Fine article from the father of real-world economics on the New Economics Foundation Blog. He counters the mainstream faith in ‘endless growth’ by using economic analysis, but applied to the eco-system as a whole rather than just the narrowly economic system.
The new economic question is: are the extra benefits of physically transforming more of the ecosystem into the economy worth the extra opportunity cost of the ecosystem services lost in the transformation? Has the macroeconomy reached, or surpassed, its optimal physical scale relative to its containing and sustaining ecosystem? Is the economy now too big for the ecosystem from the point of view of maximum human welfare?
It was a pleasant surprise to find that the Financial Times chief economics commentator Martin Wolf has come out in favour of a Land Value Tax (an annual tax on the value of land owned), following a debate on the FT website.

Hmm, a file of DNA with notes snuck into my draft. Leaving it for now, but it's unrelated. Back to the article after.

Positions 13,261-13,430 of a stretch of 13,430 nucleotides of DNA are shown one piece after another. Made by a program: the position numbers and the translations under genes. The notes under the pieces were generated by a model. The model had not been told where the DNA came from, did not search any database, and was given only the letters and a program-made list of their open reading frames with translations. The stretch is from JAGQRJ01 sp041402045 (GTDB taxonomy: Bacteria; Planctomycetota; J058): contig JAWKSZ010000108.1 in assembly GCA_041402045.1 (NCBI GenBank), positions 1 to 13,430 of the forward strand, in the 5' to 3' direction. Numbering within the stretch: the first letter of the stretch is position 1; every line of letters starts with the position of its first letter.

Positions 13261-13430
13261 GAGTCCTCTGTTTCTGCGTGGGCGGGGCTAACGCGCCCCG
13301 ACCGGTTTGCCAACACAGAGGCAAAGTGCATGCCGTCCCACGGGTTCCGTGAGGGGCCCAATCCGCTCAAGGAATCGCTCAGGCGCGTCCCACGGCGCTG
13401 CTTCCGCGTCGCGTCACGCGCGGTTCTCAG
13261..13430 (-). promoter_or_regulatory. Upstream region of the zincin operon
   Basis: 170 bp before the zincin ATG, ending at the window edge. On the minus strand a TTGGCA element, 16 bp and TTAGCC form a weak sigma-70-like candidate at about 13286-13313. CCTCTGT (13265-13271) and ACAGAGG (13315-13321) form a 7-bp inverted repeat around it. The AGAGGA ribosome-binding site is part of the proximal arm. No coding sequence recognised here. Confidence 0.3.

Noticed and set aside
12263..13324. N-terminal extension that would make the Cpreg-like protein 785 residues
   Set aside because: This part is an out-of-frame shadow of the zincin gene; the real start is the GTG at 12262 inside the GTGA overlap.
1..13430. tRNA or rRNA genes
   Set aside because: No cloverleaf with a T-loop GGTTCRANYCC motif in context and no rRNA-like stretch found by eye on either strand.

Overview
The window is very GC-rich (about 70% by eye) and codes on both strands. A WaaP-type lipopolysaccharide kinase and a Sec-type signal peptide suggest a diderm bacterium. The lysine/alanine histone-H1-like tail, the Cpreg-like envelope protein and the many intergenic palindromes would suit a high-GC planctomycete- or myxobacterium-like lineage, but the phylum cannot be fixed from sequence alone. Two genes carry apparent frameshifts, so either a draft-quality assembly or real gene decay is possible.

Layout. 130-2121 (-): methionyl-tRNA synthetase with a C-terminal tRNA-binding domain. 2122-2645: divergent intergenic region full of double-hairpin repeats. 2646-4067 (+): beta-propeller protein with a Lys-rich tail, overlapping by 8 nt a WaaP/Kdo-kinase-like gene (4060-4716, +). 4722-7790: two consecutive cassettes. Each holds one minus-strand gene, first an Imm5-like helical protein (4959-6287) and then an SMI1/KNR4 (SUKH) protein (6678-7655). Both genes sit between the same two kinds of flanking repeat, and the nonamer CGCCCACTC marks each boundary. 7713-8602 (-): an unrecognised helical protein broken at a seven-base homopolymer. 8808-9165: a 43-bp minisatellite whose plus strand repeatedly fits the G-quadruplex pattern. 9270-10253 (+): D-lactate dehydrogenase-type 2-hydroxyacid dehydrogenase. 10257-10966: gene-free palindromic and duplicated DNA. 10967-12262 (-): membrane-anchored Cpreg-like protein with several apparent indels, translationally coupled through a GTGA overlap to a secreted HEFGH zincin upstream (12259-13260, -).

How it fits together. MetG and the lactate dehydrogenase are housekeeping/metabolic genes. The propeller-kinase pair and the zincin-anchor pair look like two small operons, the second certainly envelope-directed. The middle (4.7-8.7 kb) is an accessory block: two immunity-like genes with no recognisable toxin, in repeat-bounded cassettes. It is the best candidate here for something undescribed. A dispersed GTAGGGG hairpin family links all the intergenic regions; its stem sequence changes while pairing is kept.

I have previously written a proposal for a Community Land Value Tax for the Scottish Parliament. I reproduce it here as originally written. I would probably change some of it now, but it contains the main elements of the case.
Proposal for a Community Land Value Tax
Diarmid Weir 1 Introduction
It was Marx who saw that the unequal distribution of ‘private property’, in particular land, was incompatible with social justice. Yet we have also seen from the former communist states that centralised ownership of land and the resources it produces brings a different sort of tyranny.
Land as fundamental property
In these days of highly manufactured technology it is very easy to lose sight of the importance of land. Look at any product of this technology, however, and we will find that it is composed of materials extracted from the earth’s crust, from crops grown from it or animals husbanded upon it. So land is the fundamental ‘property’ and all other material goods are derived from it. Social justice therefore demands some way of making the control of its use communal and democratic. Continue reading Martin Wolf and Land Value Tax→